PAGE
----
8 September 2007 | Cheyenne-Bodie
Some Strange Casting Ideas
Dr. Adam Strange was a modern day Sherlock Holmes. He was a criminologist who acted as a consultant to the London police. He used his deep knowledge of science and human behavior to solve baffling crimes.
Fifty-five year old Anthony Quayle played Dr. Strange. Quayle was superb actor and apparently a lovely man. He had an enormous success a couple of years later in the original London and Broadway productions of "Sleuth". But his Adam Strange wasn't particularly magnetic or forceful. Strange was just a very nice, very intelligent man doing his job in a very competent manner.
What was needed was a brilliant and charismatic performance as Adam Strange, similar to Basil Rathbone's Sherlock Holmes, Peter Falk's Columbo or Hugh Laurie's Dr. House.
Three actors who might have uncorked great performances as Dr. Adam Strange: David McCallum, Patrick McGoohan, or Donald Pleasance.
"The Strange Report" had a fine basic premise, a neat title and a great iconic name for its central character. All this show needed to be a hit was a great lead performance.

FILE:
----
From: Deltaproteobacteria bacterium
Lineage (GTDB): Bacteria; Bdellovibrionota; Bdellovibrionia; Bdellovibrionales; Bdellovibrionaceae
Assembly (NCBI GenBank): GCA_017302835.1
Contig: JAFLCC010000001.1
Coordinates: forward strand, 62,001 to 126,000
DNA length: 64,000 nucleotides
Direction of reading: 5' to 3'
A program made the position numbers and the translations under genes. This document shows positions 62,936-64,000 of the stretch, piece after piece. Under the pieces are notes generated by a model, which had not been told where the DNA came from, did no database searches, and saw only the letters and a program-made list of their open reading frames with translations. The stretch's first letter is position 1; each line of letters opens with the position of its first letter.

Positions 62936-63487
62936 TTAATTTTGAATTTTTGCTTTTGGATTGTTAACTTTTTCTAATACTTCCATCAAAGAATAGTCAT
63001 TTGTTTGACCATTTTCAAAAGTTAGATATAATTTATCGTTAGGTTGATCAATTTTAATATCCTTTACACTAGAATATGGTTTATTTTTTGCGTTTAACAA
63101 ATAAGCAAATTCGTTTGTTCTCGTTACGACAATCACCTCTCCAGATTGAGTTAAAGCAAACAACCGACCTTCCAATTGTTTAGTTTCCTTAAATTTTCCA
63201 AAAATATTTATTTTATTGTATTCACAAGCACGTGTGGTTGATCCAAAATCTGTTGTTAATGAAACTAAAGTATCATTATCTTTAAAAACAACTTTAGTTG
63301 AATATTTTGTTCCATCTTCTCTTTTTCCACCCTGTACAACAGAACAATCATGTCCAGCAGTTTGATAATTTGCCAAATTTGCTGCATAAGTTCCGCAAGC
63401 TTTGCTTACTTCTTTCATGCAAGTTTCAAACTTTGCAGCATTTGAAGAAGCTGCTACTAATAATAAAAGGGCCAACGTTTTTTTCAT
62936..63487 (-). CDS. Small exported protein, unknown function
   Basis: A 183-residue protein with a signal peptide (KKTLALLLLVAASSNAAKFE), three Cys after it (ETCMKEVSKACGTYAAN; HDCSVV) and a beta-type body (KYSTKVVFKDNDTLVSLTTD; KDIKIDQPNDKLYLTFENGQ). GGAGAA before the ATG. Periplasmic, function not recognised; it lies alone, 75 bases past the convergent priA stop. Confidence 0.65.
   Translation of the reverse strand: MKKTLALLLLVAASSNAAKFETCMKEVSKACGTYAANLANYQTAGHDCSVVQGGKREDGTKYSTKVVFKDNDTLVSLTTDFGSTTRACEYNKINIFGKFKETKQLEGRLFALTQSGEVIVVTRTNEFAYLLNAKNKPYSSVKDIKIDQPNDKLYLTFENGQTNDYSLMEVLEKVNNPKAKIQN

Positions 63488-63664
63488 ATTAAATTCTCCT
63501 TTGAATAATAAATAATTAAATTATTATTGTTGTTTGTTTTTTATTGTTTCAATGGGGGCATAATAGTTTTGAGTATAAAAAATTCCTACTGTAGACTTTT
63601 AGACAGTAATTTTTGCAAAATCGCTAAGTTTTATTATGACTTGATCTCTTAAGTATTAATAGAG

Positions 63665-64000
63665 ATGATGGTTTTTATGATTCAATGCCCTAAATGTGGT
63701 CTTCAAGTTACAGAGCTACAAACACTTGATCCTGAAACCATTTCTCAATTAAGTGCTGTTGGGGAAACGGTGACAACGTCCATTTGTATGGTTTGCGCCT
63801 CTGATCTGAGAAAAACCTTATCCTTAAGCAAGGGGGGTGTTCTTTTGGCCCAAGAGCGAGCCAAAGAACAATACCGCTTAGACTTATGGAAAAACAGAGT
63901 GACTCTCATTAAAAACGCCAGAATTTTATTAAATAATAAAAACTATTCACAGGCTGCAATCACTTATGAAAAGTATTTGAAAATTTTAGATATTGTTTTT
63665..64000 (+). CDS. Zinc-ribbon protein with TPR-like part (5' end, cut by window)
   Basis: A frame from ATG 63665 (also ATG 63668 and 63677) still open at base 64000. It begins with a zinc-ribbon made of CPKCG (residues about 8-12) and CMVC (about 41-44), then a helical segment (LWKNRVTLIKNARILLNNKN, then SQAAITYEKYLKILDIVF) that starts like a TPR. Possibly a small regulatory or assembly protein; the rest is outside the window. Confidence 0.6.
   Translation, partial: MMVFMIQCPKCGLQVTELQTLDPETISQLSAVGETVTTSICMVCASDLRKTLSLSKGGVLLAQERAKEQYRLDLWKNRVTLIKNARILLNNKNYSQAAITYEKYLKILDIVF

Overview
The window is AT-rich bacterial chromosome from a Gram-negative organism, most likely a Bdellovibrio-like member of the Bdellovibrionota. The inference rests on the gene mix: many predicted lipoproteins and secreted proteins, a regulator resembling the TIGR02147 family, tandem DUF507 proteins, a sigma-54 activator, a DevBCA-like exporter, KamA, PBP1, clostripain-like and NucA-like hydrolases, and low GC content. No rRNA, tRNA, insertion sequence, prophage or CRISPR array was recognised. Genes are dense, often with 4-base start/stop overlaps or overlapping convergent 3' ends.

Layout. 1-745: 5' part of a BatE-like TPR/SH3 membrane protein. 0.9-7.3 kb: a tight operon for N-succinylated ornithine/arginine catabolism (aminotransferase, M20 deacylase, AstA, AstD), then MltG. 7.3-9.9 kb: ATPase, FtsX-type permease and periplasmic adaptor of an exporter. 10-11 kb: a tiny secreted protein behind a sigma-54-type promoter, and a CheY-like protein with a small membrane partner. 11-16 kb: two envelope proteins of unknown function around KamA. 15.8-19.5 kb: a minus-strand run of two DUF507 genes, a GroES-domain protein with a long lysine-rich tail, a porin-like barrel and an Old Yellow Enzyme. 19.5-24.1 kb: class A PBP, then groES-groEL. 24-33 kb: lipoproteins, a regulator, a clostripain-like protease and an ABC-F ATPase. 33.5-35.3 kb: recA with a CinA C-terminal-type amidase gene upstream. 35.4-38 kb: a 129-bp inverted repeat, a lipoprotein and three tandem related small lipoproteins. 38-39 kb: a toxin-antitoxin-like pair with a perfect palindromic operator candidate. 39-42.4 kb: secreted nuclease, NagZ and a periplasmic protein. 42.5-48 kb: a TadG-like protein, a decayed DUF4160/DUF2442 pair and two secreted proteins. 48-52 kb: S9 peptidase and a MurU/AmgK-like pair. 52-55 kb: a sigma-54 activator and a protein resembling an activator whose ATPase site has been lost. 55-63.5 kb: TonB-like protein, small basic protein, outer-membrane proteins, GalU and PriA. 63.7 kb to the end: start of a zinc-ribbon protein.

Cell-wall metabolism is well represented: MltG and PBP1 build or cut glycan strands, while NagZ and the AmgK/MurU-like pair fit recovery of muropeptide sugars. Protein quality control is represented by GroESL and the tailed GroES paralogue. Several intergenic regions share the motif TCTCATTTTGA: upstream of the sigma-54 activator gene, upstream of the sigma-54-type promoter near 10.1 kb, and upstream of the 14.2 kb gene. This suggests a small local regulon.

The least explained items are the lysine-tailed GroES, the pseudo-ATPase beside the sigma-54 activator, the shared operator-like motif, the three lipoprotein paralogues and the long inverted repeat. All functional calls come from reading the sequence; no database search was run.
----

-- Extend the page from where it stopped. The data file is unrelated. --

The executive producer of "The Strange Report" was talented Norman Felton. His other shows include "Dr. Kildare", "The Eleventh Hour", "The Lieutenant", "The Man from UNCLE", and "The Psychiatrist".
Line producer Robert Buzz Berger had a long association with the great television producer Herbert Brodkin ("The Defenders"). Among the shows they did together were "The Missiles of October", "Pueblo", "Holocaust", "Skokie", "Murrow", "Mandela" and the Frank Janek movies with Richard Crenna.